“The Snowman” – a film review by Gary Chew
Michael Fassbender is way too good a film star to be even caught dead in a new movie produced by Martin Scorsese, and mistakenly be taken for an early Christmas romp for the children. The Snowman was directed by Swedish filmmaker Tomas Alfredson. He gave us that superb cold weather 2008 horror film I’m sure you remember called Let The Right One In. But you should not, under any circumstances, allow The Snowman to get any closer than ten feet from your threshold.
The script has been adapted from a story by Norwegian author Jo Nesbø, noted for spinning highly sophisticated crime novels. Apparently, on the page, The Snowman is too sophisticated for being brought over for purposes of making a film and still retain necessary clarity for those duped into buying a ticket to see it. At least one of the screenwriters has credentials: Peter Straughn, the scribe for 2011’s Tinker, Tailor, Soldier Spy, plus the totally offbeat and absurd Frank, that also starred Fassbender. As “Frank,” Fassbender never so much as shows his face once in that movie. At all times, Fassbender is wearing a large, paper-maché head that sits on his shoulders. Yes, that was Frank.
The Snowman isn’t trying to be absurd, but it comes off that way, since its incoherence is considerable. It begins with a rather startling scene that depicts a woman drowning in her car as the ice under it has cracked open and the vehicle submerges while her son stands to the side screaming for her to exit the auto. I thought to myself: “Well, this beginning is sort of difficult to appreciate, but I’m sure it will become clear later what this scene means. However, the story just becomes more convoluted and opaque as, seemingly, detached sequences stream by in the icy winter cold of Oslo, Norway. A coda does attempt to define those opening moments, but with all the non-interactive scenes that intervened, one can’t sure what the relationship between the beginning and the ending is.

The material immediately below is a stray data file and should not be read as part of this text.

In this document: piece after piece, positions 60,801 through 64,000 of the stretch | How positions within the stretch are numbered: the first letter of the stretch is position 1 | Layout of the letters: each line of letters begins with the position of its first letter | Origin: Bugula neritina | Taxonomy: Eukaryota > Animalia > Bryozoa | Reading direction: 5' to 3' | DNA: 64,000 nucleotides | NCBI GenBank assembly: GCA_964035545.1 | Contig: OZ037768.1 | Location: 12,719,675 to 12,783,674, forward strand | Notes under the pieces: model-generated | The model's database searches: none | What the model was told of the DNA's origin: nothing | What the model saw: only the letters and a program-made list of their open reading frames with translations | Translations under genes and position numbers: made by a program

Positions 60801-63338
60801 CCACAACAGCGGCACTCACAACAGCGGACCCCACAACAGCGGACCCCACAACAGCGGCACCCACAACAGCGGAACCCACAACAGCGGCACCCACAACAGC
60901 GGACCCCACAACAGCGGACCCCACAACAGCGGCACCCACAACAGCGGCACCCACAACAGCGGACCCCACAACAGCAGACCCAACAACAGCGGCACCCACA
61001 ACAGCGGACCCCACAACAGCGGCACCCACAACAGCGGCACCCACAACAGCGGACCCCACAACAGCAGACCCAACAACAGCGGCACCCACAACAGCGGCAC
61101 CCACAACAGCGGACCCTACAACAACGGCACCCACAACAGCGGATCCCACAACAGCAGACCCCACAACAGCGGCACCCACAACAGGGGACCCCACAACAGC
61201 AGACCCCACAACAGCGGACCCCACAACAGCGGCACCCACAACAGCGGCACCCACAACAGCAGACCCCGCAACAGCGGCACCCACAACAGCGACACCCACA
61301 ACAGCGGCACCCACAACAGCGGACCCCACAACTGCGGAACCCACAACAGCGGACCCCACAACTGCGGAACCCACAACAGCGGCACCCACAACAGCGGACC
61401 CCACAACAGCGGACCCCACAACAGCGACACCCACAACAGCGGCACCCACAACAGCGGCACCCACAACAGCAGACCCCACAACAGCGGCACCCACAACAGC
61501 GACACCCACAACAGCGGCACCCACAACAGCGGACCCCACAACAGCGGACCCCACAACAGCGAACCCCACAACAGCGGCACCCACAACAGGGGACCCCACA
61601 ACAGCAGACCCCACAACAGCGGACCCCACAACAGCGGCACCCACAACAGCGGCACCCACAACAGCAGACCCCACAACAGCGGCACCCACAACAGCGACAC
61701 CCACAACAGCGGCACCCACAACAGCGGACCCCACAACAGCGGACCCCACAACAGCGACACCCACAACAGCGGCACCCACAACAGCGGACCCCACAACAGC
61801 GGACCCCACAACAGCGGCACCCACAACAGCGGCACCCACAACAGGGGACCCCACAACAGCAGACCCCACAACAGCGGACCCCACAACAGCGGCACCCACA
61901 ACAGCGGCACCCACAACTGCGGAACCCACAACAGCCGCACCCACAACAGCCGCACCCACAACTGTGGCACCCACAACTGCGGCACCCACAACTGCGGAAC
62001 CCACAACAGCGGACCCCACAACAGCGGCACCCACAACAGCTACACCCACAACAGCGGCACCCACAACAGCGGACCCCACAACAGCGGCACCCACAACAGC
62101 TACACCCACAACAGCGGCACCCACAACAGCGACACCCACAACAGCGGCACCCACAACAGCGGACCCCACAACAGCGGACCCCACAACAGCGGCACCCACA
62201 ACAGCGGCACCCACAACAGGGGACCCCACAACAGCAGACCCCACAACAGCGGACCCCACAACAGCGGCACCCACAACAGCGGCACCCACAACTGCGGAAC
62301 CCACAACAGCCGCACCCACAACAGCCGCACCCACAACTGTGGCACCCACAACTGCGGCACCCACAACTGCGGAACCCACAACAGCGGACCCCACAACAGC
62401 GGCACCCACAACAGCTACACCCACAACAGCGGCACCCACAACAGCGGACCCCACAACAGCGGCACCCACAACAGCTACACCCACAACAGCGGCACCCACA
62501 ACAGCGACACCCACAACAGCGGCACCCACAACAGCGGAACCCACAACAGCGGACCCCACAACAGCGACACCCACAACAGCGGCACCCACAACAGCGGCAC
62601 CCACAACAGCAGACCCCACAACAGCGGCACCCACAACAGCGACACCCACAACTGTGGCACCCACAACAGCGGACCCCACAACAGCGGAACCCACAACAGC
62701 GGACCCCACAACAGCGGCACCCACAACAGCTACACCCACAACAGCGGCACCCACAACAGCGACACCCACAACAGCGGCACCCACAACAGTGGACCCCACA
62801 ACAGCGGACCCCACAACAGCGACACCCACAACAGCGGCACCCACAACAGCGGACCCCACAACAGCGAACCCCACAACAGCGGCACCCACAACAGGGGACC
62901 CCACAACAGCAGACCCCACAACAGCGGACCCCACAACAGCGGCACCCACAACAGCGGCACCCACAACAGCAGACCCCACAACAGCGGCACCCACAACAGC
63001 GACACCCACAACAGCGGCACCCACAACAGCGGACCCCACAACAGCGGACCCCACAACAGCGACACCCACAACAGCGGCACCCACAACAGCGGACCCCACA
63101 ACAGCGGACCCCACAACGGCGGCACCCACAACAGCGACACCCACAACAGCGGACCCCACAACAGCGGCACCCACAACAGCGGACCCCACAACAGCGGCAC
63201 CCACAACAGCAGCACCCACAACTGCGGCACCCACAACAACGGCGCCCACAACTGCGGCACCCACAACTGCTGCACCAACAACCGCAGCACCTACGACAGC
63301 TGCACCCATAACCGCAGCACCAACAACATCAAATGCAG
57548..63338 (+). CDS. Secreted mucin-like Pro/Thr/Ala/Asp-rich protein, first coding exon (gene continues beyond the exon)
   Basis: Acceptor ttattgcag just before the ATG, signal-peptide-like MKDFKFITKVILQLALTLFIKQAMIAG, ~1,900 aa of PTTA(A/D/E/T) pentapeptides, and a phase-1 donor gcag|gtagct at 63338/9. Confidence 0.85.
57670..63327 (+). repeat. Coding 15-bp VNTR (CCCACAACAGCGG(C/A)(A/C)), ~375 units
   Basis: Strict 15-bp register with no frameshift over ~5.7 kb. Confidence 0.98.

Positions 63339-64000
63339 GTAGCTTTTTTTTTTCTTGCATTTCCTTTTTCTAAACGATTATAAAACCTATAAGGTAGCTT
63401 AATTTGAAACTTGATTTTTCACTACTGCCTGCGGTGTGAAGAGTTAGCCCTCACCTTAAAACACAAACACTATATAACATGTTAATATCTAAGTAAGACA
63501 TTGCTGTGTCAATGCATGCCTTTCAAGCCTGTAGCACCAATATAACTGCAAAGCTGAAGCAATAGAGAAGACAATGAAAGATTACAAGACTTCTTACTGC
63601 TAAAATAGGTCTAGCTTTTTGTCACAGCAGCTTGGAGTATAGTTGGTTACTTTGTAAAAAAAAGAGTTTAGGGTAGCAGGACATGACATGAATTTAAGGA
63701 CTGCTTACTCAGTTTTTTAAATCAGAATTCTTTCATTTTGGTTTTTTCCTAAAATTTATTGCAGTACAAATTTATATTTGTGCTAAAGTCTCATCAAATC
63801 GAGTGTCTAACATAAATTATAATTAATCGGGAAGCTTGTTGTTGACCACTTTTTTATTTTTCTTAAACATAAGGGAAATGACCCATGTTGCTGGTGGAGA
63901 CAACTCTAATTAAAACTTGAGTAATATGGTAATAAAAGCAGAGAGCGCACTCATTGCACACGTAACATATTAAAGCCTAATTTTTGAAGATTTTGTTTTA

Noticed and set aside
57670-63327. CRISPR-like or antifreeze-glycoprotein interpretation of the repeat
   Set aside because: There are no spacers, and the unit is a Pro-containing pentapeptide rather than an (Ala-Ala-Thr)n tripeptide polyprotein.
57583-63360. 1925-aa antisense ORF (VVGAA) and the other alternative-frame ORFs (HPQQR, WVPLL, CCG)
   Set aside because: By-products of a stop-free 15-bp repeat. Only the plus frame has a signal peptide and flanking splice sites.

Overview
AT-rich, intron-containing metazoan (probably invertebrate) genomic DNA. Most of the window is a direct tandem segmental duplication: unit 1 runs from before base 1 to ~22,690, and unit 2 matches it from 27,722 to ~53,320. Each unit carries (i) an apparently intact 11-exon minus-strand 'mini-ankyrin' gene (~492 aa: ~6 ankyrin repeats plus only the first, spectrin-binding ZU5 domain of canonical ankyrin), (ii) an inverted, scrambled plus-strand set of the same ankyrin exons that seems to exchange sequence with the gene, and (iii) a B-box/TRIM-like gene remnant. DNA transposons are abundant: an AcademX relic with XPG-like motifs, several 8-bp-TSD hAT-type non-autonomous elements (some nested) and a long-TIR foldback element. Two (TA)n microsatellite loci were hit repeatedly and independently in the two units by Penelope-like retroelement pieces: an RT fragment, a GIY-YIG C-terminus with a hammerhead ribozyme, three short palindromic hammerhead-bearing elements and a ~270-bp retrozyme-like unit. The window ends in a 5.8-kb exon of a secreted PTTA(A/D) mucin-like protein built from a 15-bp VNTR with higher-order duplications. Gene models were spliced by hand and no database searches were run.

My guess is: if one writes a movie script of something that’s already complex or, shall I say again, sophisticated, maybe the film should be distant and only subtly infer or imply important plot points and definitions required to appreciate what the hell is going on. But another thought comes to mind too: could be the writer and director of the film are both so steeped in the original work, each overlooks or neglects the fact that most everyone else who sees their finished product is not so terribly on frequency with the person who dreamt up the tale in the first place. Just sayin’.
Snow Guy is in reality, a police procedural totally unlike anything you’d see on CSI: Los Angeles. The lead detective is played by Fassbender. His name? Why, it’s Harry Hole. Yes, Harry Hole. Requisite side kicks are in tow. And tagging along are the people who play characters suspected by Mr. Hole and the Oslo Police Department of serially killing rather young women who are sometimes pregnant, have a husband and young children. The killer always builds a snowman with ugly eyes and mouth near the crime scene. Victims’ bodies are often found in various states of dismemberment, sometimes merely missing just the head … which may prove to be elsewhere.
The most non-erotic “love” scene I’ve ever watched in a movie couples Fassbender with Charlotte Gainsbourg. She’s atop our leading man; he’s on the cold floor. Both are fully clothed, but the director seems to want you to think coitus is occurring just to the left of where the frame abruptly stops, disallowing that you can ascertain such activity is proceeding. It’s really awkward and quite goofy.
I must include here that the indefatigable Val Kilmer does a cameo. I hesitate to even say anything about his participation since there isn’t anyway to really know what his character does or is, insofar as watching the movie is concerned. Val does appear, though, to be not quite sober enough for especially delivering, before the camera, a totally polished performance.
Another seldom seen but memorable actor shows up in a double role. Chloë Sevigny’s performance gets a bit cerebral in more ways than you might possibly want. But, as far as knowing how utterly beautiful Norway and Oslo can be in winter, The Snowman is a stunning travelogue. Maybe it’s Oslo for a week or so … next summer. It’s a beautiful part of the world.